Health insurance marketplace
Katie Button of the Department of Consumer and Business Services, right, helps a consumer pick a health care plan on the federal online marketplace. Those who earn too much will be booted off Medicaid this year. If they’re low-income, they’ll qualify for a bridge plan. Otherwise their only choice would be the marketplace. (Photo by Department of Consumer and Business Services)

State officials have taken the first step towards crafting a new health care plan to ensure medical care for tens of thousands of low-income Oregonians.

Gov. Kate Brown announced Monday the appointment of 13 people to a new task force that will develop a plan by September. The appointees have expertise in health equity, health insurance, union activities, Medicaid coverage, hospital care, behavioral health care and dentistry.

The plan will be needed when the federal health emergency ends this year. When that happens, the state will have to confirm that everyone on the Oregon Health Plan, the state’s Medicaid program, still meets the income requirements of no more than $1,563 a month for one person and $3,191 for four. 

The Oregon Health Authority suspects that as many as 300,000 people no longer qualify and could lose coverage. These people are the “churn” population – people who cycle on and off Medicaid with changes in their income. They are not people who would normally buy coverage on the health insurance marketplace.

The new insurance – the “bridge plan” – would ensure they have health insurance. The state would like the plan to be available by the end of the year to cover them when they’re booted off Medicaid.

“We are appreciative of the work the Bridge Program Task Force will carry out to give guidance to us in designing an equity-centered program to extend coverage to more people in Oregon,” Patrick Allen, health authority director, said in a statement. “There are many questions about how a bridge program might work, and by centering the voices of people with lived experience and expertise, we believe we’ll end up with a better program.”

The first meeting of the task force is scheduled Tuesday, April 19.

With the expansion of Medicaid during the pandemic, Oregon raised its insured rate from 94% to 95.4%, adding tens of thousands of people.

The state wants as many people insured as possible to curb rising health care costs. When people have health insurance, they get earlier care, helping to stem medical problems before they become serious, or they are treated for chronic conditions. Without insurance, people often turn to  the most expensive care: the emergency room.

That’s in part why state Sen. Elizabeth Steiner Hayward, D-Portland, and an internist at Oregon Health & Science University, favored approving the plan during February’s legislative session. It would save the state money, she said.

But Sen. Fred Girod of Stayton, who joined a minority of Republicans in voting against the plan, worried that it could mean millions of dollars in unforeseen costs.

The cost of the health insurance would be covered by the federal government if it meets national standards and agrees that federal subsidies can be used to pay for the plan, which essentially would amount to a broadening of Medicaid.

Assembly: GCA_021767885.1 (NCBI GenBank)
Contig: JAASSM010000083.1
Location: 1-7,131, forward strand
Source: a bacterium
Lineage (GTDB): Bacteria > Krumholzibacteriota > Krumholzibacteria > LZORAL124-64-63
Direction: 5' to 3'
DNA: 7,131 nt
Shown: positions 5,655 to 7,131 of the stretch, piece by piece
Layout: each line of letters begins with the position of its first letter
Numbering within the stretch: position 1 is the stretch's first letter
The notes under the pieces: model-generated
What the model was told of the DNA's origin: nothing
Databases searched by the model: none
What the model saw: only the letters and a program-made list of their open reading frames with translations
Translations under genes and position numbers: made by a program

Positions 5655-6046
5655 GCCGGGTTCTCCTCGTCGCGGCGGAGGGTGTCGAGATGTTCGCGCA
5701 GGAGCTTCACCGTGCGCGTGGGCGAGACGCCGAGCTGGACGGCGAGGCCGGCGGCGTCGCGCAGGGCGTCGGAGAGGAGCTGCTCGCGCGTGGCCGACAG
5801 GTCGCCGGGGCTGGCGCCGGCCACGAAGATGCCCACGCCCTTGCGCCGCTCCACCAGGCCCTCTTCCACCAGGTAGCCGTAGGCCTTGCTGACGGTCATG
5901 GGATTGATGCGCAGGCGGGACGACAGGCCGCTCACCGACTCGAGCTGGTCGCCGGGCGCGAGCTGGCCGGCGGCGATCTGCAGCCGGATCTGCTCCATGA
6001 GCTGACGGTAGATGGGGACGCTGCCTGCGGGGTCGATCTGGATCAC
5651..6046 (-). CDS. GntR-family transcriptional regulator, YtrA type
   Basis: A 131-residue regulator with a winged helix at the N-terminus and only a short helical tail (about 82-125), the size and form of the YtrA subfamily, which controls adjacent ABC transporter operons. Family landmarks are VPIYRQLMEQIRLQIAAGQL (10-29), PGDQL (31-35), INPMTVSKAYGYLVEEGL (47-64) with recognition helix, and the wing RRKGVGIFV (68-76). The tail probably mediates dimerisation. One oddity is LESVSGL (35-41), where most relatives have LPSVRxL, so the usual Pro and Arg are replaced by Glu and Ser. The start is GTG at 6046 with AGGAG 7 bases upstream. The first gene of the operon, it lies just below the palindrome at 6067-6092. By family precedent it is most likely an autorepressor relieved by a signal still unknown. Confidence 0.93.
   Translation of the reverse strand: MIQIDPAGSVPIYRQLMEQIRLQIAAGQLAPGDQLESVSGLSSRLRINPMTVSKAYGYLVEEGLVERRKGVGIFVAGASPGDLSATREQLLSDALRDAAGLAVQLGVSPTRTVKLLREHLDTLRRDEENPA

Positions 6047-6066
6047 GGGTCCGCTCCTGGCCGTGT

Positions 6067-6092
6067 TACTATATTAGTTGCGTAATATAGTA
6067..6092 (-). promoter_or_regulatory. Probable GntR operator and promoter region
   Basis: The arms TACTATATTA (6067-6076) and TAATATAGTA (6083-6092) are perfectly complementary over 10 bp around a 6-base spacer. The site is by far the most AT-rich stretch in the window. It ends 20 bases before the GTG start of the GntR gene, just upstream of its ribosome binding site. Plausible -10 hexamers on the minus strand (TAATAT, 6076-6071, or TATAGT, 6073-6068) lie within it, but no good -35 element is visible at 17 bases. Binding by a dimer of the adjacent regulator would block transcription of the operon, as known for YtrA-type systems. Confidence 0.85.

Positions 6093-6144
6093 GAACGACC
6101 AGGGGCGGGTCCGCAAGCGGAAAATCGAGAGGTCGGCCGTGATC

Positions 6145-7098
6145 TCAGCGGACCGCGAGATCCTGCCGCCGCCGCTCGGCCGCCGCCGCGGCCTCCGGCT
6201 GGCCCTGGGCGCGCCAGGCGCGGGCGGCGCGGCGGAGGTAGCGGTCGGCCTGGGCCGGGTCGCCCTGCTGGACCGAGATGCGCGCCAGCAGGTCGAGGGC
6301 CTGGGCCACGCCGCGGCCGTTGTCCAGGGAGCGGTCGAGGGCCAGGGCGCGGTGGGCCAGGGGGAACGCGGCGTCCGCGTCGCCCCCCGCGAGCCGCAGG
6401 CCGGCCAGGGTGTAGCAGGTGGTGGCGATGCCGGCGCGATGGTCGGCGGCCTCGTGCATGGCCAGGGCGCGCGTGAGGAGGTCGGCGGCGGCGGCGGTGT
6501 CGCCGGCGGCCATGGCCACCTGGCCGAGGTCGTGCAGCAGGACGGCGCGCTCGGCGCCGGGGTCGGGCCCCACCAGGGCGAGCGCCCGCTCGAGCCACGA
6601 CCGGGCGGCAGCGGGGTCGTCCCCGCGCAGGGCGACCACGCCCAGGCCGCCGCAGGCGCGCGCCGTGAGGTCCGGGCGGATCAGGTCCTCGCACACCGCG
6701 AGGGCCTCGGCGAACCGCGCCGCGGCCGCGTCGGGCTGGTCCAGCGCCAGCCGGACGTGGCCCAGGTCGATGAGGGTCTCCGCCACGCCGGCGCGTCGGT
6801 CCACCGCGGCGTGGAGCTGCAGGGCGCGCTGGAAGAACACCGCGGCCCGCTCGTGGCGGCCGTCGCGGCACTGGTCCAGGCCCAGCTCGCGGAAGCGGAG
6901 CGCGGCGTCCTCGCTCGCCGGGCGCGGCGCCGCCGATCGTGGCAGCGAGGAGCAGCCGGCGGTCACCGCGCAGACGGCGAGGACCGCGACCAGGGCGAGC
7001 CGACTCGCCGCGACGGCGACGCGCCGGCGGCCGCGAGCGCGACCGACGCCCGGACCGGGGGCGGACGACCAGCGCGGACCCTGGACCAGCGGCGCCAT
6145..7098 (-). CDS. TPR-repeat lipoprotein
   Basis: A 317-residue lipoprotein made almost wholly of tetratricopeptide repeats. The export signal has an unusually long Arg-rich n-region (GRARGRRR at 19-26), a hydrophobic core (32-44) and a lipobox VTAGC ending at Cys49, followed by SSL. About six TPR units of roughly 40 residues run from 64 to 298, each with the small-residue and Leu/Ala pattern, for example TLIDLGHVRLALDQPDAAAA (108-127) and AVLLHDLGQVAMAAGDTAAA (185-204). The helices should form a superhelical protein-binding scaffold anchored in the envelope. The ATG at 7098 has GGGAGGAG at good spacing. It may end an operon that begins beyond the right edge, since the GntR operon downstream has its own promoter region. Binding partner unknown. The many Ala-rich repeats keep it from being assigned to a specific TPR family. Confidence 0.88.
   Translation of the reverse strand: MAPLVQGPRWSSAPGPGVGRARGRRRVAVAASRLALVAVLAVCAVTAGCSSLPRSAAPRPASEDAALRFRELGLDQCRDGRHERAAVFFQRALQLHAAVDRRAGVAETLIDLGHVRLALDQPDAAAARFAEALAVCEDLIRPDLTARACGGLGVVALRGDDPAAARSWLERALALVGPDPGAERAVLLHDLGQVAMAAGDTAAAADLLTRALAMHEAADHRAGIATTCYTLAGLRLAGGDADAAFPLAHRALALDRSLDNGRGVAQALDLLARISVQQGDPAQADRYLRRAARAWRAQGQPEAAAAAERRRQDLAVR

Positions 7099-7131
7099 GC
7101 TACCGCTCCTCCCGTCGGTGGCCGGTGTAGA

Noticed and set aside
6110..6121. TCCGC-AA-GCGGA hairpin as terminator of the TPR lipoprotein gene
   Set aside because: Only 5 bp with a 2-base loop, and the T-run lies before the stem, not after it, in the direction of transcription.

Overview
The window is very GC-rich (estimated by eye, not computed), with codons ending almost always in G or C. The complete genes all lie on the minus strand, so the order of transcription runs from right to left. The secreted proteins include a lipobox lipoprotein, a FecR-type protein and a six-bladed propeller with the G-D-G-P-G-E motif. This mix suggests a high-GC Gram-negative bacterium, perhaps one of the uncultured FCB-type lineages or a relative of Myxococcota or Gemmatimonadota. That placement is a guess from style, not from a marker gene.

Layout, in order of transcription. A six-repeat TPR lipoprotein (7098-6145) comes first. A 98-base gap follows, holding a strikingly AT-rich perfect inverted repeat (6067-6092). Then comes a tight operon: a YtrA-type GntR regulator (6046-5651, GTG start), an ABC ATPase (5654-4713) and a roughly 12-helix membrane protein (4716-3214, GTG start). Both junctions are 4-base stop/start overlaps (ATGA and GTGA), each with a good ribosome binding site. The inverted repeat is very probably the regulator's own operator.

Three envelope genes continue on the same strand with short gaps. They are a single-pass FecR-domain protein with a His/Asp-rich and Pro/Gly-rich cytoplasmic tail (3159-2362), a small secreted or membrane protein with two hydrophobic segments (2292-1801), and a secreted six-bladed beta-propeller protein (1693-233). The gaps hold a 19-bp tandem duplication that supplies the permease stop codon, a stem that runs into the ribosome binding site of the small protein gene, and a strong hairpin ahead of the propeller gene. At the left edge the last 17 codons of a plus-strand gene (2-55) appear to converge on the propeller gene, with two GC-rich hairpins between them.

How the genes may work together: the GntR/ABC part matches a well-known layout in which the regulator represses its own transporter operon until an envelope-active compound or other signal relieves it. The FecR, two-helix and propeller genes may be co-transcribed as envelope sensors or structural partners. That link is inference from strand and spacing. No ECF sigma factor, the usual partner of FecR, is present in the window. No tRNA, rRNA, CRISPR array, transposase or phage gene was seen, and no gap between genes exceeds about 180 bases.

The task force is in charge of determining what services it will offer. Medicaid is free and covers everything, from vision to dental to behavioral health. 

Eric Hunter, president and CEO of Portland-based CareOregon, a Medicaid insurer, will be on the task force along with Adrienne Daniels, interim director of Integrated Clinical Services at the Multnomah County Health Department. Daniels is on the Medicaid Advisory Committee. Brown also appointed William Johnson, president of Moda Health, a commercial health insurer, and Lindsey Hopper, executive vice president of PacificSource Health Plans, which serves patients on Medicaid and commercial insurance. Brown also appointed:

  • Low-income worker specialist: Alicia Temple, legislative advocate, Oregon Law Center, to represent low-income workers
  • Health equity experts: Keara Rodela, community and public health programs supervisor, Immigrant and Refugee Community Organization, and Jonathan Frochtzwajg, public policy and grants manager, Cascade AIDS Project
  • Health insurance exchange expert: Sharmaine Johnson Yarbrough, enrollment and engagement specialist, Wallace Medical Concern
  • Union member: Kirsten Isaacsson, research director, SEIU, Service Employees International Union Local 49
  • Hospital executive: Dr. John Hunter, executive vice president, Oregon Health & Science University
  • Health provider: Dr. Antonio Germann, clinic medical director and family physician, Salud Medical Clinic and Pacific Pediatrics
  • Behavioral health expert: Heather Jefferis, executive director, Oregon Council for Behavioral Health
  • Dentistry expert: Matthew Sinnot, senior director of government Affairs and contracts, Willamette Dental Group

The task force will be co-chaired by Rep. Rachel Prusak, D-Tualatin, and Steiner Hayward. Rep. Cedric Hayden, R-Roseburg and Bill Kennemer, R-Canby, will also be on the panel. The government representatives are: Allen; Fariborz Pakseresh, director of the Human Services Department; Andrew Stolfi, director of the Department of Consumer and Business Affairs, which oversees health insurers; and Stefanny Caballero, who is on the state Health Policy Board.


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